Giovanni Pinarello, resplendent in the maglia nera in 1951, surrounded by admirers.
The maglia nera enjoyed a brief existence, but it remains celebrated even today and firmly rooted in cycling lore. Earlier in the year Rapha and Sir Paul Smith colluded to produce a special edition jersey 'inspired by the maglia nera' including a dossard bearing the number 81, the race number of Malabrocca. Likewise the Italian clothing company, Pella, have just issued a stylish black vintage style merino wool jersey, emblazoned with the team Malabrocca rode for in 1948, Edelweiss, which is available exclusively through their UK stockist, Rosa Sport.
Rapha and Sir Paul Smith's Special Edition take on the maglia nera - an instant hit.
In 2008, however, the organisers of the Giro resurrected the maglia nera award, though due to a UCI ruling that the Grand Tours can only award four jerseys, which the Giro already has, the 'jersey' is presented in the form of the riders race number in white on a black background. Explaining the decision to reintroduce the prize, the Director of the Giro at the time, Angelo Zomegnan, echoed the sentiments of his predecessors: "We wanted to offer recognition to those who fight and struggle at the back of the classification." It is, however, a symbolic award, with no prize money on offer - which suggests that Zomegnan was wary of the historical precedent.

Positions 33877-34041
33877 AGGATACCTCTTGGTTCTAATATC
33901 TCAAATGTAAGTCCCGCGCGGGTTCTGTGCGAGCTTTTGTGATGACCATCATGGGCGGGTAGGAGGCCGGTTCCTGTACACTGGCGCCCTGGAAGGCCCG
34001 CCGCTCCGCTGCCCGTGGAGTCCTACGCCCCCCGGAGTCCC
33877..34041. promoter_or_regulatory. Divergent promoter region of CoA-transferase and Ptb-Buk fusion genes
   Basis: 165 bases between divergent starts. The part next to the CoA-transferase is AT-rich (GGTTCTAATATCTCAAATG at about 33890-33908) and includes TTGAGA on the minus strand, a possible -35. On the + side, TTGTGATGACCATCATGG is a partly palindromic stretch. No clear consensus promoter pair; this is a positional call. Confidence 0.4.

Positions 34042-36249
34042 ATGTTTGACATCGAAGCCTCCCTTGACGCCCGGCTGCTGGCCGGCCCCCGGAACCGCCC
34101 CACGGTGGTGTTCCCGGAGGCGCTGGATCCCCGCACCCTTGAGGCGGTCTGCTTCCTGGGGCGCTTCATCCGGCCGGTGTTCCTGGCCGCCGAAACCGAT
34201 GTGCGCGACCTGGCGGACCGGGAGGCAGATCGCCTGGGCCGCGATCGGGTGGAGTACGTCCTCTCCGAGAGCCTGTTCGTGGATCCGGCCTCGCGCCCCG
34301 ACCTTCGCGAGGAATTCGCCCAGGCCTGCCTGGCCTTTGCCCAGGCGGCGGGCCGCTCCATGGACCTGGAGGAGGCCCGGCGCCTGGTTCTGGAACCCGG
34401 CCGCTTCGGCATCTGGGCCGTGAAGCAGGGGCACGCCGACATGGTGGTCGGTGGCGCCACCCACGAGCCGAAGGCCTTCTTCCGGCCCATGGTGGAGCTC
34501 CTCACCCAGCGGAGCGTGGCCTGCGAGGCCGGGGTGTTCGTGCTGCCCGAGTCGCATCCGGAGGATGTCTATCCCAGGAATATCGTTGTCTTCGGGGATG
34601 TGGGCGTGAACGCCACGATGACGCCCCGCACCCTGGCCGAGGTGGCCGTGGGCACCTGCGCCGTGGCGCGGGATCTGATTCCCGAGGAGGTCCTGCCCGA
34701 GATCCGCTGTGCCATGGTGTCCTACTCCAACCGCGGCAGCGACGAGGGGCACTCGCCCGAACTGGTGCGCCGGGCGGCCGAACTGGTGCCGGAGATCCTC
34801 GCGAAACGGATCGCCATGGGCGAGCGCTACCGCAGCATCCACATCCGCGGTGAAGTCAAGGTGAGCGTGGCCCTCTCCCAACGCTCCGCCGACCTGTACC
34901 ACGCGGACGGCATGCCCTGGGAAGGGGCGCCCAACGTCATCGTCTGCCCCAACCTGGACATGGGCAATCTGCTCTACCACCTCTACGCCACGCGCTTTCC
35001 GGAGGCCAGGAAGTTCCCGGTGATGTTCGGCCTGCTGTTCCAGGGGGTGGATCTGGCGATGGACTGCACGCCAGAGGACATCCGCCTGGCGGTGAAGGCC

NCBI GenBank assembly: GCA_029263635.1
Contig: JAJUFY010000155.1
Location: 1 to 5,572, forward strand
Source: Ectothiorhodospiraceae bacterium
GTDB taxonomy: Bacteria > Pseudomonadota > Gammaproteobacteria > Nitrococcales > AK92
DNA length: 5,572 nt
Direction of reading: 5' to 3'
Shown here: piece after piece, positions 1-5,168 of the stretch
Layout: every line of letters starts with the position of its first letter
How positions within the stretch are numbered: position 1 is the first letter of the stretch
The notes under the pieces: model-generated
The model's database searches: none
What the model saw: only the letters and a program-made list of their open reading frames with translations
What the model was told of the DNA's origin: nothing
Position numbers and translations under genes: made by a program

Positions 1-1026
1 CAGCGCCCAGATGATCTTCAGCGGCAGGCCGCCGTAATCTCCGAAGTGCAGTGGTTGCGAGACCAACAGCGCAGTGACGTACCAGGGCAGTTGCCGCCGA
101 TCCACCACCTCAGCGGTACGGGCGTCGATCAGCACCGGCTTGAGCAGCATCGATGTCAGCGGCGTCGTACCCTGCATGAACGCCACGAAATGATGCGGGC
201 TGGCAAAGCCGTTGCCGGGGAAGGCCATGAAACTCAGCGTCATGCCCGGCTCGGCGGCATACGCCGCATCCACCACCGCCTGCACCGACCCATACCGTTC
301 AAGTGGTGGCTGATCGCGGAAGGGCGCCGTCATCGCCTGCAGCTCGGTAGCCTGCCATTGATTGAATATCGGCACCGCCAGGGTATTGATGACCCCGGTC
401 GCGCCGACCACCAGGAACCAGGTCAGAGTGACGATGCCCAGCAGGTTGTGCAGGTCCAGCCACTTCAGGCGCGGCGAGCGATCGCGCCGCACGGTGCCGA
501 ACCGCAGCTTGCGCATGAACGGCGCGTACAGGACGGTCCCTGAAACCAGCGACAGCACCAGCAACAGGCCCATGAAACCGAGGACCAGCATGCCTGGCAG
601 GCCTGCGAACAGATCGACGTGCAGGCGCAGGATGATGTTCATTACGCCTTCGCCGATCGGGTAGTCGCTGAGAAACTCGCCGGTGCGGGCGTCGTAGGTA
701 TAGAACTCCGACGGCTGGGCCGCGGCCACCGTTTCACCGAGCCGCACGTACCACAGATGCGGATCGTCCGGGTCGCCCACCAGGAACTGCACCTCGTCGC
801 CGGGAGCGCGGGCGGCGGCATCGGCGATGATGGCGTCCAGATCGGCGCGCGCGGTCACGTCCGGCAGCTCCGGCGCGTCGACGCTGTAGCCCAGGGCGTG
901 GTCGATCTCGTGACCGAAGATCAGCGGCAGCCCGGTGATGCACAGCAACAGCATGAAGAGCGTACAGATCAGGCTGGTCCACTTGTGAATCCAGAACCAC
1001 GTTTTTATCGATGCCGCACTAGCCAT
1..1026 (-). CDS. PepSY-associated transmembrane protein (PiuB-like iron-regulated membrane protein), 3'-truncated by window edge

Whether Rafael Andriato will be the last man into Brescia on Sunday afternoon remains to be seen, but one thing we mere mortals should not do is make light of his standing in the general classification standings. Three weeks of racing, a total of 3,454 km ridden and only two rest days to recuperate and convalesce. Snowstorms, freezing temperatures and torrential rainfall have all conspired to make conditions brutal and treacherous. One thing is for sure, whoever 'wears' the maglia nera should be applauded with the same enthusiasm and respect with which we applaud the winner of the Giro d'Italia.
Text: © Wheelsuckers